A lot of her landscapes have domestic exteriors—houses with toys in the snow, barns with tools and working implements, clothes hanging on the line.
A barn is a real thing. It’s a place that houses serious work. One of the other things about her work that I find the most striking is how she captures winter light. Light on the snow. That luminous quality that she gets, that sets her apart.”
Kolb reminisced, “When I first came to Vermont, we would drive up from Providence and arrive in the evening. I remember seeing a scene, one of the few people in town who still had farming animals. It just touched me. He was moving around in the barn. At that point, I could feel the cold and the lights and the hills. I could see some sign of life and I put that into the painting. That evening light has remained an important, enduring part of my work.”
“As I look for the next subject, the next painting, I call it ‘Emotional ignition.’ What grabs me? Over the years, as I learned more, I got deeply touched by the hard work being done, the logging industry and climate change.”
Some years ago, Vermont poet Verandah Porche approached Kolb, wanting to collaborate, which led them to create an exhibition about the working landscape in our forests. They created visual and written stories about working the land, with obvious love and respect for those working in the industry. The exhibition opened at the Brattleboro Museum in the fall of 2015, (working with Sarah Freeman) and included paintings and texts Porche had created with people, “told poems” she called them. The years of work led to a book called, Shedding Light on the Working Forest. Porche spoke of the project: “Kathleen gave ‘print’ to each person, grateful to be heard. What are you proud of? She gave an ‘honoring gaze’ to their life’s work. A validation.”
Of the paintings, Kolb recalled, “One log landing in Lincoln I visited at various times of day one winter led to at least four paintings. A couple of these were large oil paintings of log trucks. One of the larger oils was part of a solo exhibition in Stowe. When I walked into the opening reception the room was full. As I looked around, I saw that the owner of the truck, logger Bruce Gilkerson, was standing in front of the painting with tears in his eyes. He and his wife had driven a very long way to be there for the opening. I was so touched that they had done this, and moved by his emotion on recognizing himself in the work, which he hadn’t seen before. In a way this was a watershed moment for me, in discerning how art can validate us. I realized that the work I was making about this community of workers gave them important recognition that was really meaningful to them, and was important in making them and their work visible to the larger community.”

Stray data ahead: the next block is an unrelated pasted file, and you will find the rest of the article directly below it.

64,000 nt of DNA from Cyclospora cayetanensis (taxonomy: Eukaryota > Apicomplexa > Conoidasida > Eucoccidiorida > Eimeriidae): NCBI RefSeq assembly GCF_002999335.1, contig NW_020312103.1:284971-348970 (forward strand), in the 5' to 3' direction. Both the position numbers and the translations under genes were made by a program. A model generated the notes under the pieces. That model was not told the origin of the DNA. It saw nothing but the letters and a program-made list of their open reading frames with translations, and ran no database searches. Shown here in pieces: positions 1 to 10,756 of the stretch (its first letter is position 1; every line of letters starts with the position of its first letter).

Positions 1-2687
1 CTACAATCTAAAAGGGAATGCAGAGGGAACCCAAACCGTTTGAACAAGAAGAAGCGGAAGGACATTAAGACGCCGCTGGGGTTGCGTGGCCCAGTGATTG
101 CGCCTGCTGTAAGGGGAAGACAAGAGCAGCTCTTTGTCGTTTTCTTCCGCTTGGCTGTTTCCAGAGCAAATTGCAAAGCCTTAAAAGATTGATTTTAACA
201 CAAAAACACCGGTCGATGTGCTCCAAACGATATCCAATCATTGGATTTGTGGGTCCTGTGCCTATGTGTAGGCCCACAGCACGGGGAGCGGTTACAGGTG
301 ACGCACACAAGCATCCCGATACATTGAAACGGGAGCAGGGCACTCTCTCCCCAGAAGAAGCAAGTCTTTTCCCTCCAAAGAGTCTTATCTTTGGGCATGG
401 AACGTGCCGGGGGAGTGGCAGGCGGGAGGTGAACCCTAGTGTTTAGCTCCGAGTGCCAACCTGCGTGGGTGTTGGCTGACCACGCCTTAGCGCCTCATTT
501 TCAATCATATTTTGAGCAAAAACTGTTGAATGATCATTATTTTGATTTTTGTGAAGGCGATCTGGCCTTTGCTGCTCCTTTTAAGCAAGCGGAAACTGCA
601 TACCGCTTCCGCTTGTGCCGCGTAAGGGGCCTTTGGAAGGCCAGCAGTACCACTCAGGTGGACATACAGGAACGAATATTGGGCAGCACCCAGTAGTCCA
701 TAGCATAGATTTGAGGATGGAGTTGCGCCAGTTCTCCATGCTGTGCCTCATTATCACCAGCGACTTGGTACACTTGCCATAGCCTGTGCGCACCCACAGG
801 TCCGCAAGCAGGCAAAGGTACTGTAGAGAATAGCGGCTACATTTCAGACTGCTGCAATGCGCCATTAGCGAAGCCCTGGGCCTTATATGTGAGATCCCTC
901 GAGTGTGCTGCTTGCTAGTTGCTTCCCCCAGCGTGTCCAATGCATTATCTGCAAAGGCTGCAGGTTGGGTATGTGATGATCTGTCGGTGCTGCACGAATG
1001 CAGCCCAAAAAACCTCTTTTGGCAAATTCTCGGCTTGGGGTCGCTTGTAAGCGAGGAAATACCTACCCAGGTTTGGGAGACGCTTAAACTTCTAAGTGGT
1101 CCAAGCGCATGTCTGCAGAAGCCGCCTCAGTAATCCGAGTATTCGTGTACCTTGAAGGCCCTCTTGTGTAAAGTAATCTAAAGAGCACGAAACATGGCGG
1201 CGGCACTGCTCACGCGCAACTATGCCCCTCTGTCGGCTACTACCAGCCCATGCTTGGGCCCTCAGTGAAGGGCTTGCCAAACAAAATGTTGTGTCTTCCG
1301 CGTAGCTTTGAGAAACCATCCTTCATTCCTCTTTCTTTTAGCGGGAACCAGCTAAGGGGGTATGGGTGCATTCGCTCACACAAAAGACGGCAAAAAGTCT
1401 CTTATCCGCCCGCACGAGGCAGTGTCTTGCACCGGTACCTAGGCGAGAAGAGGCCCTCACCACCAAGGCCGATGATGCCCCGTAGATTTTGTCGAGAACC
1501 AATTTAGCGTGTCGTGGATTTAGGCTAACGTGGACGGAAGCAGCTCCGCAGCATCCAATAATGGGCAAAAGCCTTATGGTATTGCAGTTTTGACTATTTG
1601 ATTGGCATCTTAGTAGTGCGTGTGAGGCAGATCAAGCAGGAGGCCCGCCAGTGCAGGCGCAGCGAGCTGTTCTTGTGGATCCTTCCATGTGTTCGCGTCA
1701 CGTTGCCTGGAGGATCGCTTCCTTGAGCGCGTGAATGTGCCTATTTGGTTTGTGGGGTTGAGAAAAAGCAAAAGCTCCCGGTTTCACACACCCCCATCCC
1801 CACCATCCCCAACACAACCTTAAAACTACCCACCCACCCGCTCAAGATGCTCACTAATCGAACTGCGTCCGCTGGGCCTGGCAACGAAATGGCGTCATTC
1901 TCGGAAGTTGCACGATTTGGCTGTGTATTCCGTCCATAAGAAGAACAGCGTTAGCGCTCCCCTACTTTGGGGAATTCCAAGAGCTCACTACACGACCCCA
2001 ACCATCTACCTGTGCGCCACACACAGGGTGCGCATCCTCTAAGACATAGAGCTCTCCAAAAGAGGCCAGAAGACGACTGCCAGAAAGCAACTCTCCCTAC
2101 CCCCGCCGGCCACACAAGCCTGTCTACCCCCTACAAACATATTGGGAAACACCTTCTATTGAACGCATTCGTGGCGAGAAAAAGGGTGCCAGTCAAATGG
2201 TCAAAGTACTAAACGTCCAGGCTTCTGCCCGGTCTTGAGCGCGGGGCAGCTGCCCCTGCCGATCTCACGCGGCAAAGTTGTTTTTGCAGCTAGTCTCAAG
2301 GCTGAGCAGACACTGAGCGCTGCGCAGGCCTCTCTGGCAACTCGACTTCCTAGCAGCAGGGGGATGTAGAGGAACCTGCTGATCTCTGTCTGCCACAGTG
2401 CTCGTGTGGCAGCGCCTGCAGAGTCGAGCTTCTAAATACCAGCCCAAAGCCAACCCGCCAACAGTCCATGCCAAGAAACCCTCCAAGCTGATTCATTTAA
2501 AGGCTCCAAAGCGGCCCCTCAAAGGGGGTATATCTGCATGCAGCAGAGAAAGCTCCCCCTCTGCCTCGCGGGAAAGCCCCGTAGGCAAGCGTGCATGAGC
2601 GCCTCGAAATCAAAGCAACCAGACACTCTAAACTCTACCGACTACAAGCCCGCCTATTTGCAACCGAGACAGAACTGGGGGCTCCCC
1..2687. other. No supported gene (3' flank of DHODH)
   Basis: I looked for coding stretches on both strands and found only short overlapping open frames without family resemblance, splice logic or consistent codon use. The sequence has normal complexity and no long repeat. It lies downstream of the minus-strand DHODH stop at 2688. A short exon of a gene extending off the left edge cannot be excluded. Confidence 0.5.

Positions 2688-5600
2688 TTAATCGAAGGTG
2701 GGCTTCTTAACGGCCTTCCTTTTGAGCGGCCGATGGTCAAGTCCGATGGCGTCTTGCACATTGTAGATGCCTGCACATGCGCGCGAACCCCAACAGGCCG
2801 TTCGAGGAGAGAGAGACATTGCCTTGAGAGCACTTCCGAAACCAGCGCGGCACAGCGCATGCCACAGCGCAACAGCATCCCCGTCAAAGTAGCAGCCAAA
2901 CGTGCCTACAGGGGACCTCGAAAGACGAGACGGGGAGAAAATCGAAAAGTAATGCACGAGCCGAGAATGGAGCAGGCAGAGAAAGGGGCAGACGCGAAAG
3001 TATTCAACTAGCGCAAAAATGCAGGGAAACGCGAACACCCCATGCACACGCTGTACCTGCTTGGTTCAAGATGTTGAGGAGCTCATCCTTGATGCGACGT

“The next year, I did a smaller painting of Bruce at that same landing, with a skidder. I made a copy of the painting and sent it to him. A week later, his wife called to let me know that Bruce had just died in a logging accident. She kindly told me that he had received the image and loved it.”
David Mance, in his introduction to Shedding Light on the Working Forest, wrote, “The loggers in Kolb’s paintings and Porche’s poems may come from different towns, but they are unified by both the work they do and what the work does to them.”
This is how things often go in Vermont, where the population is small enough for us to be connected personally, one to another. Kathleen recently wrote me:
“I think about place a lot. And the people, and how my work is affected by both. You have asked what is special about being in Vermont and one gets flummoxed: What is NOT special?”